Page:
This article appeared in the October 7, 2015 edition of The West Sacramento News-Ledger.
The West Sacramento Historical Society: Looking Forward and Back
Writing and photographs by Thomas Farley and the West Sacramento Historical Society
The West Sacramento Historical Society is a forward-looking group with a constant focus on the past. Current and future projects keep Society’s members engaged in preserving our City’s history and in explaining how yesterday’s people and places make up what we are today. Let’s take an example.
West Sacramento is the consolidation of several smaller towns. Can you name them? Historical Society President Don Schatzel wonders. He says, “We went to a high school group and asked them what were the names of the four West Sacramento communities before the City became the City? They didn’t know. For them, the City has been a city for a hundred years. One person knew Broderick. But they didn’t know Washington, Southport, or Bryte.” Still, that does not discourage Schatzel. He enjoys bringing the past to the present.
“West Sacramento has had a long, vibrant history, a fun history once you get to know it,” Schatzel says. “One of our members just asked a waitress in Broderick, ‘Who was Broderick?’ She said, ‘I don’t know, I think he founded the City of West Sacramento.’” But the answer is much different than that. The Society, in always trying to educate people about our City’s heritage, has produced a small flyer on the man himself, David Colberth Broderick.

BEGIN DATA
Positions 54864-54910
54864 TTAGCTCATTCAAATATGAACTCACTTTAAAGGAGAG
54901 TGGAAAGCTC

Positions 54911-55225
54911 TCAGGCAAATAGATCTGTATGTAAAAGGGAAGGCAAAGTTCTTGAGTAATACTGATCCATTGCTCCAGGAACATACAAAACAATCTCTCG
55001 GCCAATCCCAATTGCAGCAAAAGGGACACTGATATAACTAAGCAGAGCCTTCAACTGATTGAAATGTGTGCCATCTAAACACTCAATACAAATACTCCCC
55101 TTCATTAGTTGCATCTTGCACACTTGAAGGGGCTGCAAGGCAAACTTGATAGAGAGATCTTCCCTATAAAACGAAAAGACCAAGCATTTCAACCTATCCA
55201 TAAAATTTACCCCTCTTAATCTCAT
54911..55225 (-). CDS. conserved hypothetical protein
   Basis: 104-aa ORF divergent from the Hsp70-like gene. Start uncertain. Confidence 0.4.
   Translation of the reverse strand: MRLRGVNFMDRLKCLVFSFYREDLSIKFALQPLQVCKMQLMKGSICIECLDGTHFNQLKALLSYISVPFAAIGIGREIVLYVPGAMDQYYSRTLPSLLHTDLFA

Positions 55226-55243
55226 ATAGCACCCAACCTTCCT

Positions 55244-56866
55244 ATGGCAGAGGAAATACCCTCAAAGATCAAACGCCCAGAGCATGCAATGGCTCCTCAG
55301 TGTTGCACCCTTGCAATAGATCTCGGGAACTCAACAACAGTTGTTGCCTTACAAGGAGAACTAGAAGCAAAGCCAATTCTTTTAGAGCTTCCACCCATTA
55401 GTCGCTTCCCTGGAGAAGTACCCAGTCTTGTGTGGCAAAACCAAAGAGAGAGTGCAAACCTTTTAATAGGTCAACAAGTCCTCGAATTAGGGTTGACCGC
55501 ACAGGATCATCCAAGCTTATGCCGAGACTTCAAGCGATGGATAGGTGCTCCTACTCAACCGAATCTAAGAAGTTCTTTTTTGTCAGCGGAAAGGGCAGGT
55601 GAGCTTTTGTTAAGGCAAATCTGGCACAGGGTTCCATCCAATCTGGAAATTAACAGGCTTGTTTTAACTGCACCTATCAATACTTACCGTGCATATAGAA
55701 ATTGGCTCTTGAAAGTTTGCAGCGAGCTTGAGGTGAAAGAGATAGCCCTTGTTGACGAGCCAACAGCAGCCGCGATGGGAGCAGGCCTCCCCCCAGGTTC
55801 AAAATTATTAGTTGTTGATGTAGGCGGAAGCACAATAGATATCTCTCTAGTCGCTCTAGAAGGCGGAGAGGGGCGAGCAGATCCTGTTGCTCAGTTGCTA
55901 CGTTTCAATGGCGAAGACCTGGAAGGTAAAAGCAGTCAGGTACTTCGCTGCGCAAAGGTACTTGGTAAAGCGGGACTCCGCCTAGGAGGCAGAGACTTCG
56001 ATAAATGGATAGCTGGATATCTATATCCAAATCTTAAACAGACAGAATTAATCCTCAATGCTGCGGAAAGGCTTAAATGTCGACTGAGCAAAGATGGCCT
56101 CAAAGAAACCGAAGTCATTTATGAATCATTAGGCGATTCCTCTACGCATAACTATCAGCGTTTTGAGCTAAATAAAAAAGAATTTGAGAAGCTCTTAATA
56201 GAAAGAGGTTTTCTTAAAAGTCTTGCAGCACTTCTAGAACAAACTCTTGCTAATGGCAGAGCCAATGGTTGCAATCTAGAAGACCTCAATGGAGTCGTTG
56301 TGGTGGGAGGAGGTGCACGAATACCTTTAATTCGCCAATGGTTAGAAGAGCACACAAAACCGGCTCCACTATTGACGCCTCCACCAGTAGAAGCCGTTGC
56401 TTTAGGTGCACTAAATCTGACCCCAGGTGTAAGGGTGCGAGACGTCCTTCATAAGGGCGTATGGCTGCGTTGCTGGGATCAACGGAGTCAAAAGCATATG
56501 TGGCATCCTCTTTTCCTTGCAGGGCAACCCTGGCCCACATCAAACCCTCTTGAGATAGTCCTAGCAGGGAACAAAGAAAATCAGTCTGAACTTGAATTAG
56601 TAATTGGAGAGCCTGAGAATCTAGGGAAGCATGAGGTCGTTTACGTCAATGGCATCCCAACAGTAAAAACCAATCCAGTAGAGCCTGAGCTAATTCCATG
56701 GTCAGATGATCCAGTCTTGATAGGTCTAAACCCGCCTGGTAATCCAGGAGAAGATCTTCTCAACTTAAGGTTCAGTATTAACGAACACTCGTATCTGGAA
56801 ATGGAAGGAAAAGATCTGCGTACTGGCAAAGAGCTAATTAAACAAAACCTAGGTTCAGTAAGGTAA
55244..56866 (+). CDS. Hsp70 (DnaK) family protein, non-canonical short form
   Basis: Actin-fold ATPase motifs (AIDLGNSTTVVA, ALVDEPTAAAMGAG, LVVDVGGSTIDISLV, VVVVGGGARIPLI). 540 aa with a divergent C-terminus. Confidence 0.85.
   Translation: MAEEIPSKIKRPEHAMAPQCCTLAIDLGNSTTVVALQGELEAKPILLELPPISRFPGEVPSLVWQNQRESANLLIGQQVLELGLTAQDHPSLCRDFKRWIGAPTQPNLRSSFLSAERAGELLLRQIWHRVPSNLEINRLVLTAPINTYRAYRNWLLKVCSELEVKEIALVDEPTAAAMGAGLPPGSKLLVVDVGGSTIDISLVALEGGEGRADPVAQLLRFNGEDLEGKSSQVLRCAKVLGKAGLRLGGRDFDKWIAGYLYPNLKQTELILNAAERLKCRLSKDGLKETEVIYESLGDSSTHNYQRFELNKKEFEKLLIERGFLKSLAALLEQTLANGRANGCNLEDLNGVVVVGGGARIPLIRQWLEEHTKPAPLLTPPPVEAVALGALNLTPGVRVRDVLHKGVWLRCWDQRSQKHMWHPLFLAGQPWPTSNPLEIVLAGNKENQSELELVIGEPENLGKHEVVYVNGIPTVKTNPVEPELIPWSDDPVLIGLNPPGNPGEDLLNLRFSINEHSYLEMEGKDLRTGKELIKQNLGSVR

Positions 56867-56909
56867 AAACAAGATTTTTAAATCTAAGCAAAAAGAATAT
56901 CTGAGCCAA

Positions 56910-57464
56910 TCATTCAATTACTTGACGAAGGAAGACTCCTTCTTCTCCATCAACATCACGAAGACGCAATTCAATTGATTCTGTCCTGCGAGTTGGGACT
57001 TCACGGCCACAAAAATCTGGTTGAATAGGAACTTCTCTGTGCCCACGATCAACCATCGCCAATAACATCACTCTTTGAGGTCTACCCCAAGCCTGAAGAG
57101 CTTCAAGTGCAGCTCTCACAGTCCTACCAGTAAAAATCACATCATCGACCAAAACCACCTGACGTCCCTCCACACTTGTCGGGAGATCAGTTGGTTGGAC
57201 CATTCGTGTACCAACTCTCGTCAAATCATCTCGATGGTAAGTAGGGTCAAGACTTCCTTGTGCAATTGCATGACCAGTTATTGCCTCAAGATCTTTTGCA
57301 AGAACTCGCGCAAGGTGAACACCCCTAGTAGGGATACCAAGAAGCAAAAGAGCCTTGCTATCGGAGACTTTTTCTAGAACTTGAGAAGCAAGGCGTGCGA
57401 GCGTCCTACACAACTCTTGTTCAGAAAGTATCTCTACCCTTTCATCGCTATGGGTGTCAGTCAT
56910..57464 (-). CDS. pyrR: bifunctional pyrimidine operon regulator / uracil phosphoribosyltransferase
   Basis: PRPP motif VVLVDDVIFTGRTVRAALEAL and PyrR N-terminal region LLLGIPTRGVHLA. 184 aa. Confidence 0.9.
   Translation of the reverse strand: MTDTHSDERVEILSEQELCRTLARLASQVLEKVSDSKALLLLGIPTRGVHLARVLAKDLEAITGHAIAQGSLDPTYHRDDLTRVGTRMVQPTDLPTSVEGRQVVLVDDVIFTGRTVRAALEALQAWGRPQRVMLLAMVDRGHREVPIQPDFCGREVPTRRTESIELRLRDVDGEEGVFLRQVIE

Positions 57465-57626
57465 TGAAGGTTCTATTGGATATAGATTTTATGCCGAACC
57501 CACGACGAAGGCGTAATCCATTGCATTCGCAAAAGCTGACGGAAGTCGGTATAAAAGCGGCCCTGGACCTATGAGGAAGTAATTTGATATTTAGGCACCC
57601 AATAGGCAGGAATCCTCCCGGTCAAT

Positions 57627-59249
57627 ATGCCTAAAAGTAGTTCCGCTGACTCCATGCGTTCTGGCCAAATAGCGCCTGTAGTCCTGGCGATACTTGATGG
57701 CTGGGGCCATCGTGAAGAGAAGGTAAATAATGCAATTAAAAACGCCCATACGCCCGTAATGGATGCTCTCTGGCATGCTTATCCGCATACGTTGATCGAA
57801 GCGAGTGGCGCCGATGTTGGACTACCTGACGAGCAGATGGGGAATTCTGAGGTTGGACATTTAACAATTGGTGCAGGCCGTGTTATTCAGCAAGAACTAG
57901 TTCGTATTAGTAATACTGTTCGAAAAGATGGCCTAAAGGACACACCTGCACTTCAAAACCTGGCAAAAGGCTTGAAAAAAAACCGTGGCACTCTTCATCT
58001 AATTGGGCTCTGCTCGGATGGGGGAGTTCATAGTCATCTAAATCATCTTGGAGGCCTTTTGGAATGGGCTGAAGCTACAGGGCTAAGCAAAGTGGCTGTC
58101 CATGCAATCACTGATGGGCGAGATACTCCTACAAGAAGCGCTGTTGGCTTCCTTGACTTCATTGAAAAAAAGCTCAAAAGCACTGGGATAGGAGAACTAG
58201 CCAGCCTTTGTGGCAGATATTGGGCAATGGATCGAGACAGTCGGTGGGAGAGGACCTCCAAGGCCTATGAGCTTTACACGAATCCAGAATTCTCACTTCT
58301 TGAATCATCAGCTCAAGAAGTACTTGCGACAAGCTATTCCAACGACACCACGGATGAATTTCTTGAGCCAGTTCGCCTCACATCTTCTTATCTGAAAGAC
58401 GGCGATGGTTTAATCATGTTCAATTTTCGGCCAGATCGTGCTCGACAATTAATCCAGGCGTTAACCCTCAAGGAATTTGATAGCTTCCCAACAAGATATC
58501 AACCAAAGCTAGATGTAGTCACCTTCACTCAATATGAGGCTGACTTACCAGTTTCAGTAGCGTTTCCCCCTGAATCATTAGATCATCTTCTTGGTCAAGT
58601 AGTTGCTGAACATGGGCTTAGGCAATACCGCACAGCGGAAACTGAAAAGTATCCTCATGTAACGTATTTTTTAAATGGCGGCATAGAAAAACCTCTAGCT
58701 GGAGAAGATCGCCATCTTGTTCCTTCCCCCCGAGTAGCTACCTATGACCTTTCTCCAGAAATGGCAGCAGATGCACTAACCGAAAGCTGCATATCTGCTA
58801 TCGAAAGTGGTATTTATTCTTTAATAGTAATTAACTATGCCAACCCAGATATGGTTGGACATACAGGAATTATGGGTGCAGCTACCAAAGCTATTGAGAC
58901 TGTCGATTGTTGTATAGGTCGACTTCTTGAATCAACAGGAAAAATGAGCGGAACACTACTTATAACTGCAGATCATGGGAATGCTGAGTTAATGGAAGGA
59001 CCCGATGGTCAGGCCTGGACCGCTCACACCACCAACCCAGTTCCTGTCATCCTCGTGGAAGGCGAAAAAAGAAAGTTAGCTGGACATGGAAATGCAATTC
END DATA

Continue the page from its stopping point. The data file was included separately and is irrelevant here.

The circular, available at the Society’s gallery inside the West Sacramento Community Center, reveals Broderick to be a United States Senator from California. Chiefly associated with San Francisco, the anti-slavery Broderick was shot dead in a duel in 1859. West Sacramento’s Washington District later changed its name to honor the deceased senator, as well as to comply with a Postal Authority request – too many cities named Washington.
The Society is engaged in many projects. One involves renovating an old Bryte fire truck, a 1937 Chevrolet wooden tanker known as Lizzie. Schatzel says that Sierra Hart will give them an estimate on what it will cost to get it operating. They are also looking to do more outreach at schools. Rotating the exhibits at the Community Center is another continuing project. Schatzel says member Thom Lewis handles these displays, the current one being on the River Cats, the next to be a history of the equestrian community in West Sacramento.
Volunteers are sought by the Society. Schatzel says they always need people with website skills and those experienced in fundraising, but they can accommodate any measure of help. “Sometimes it’s just their availability to move things around in the storage room. And people don’t even have to work to help. Just come out to one of our events or fundraisers.” Speaking of which, the Society’s third annual fundraiser is October 10, at the Community Center’s Black Box Theatre. Tickets are $30 in advance to hear the Samantics choir, as they pay tribute to the films of Alfred Hitchcock. Call the Society at 374-1849 before the event sells out.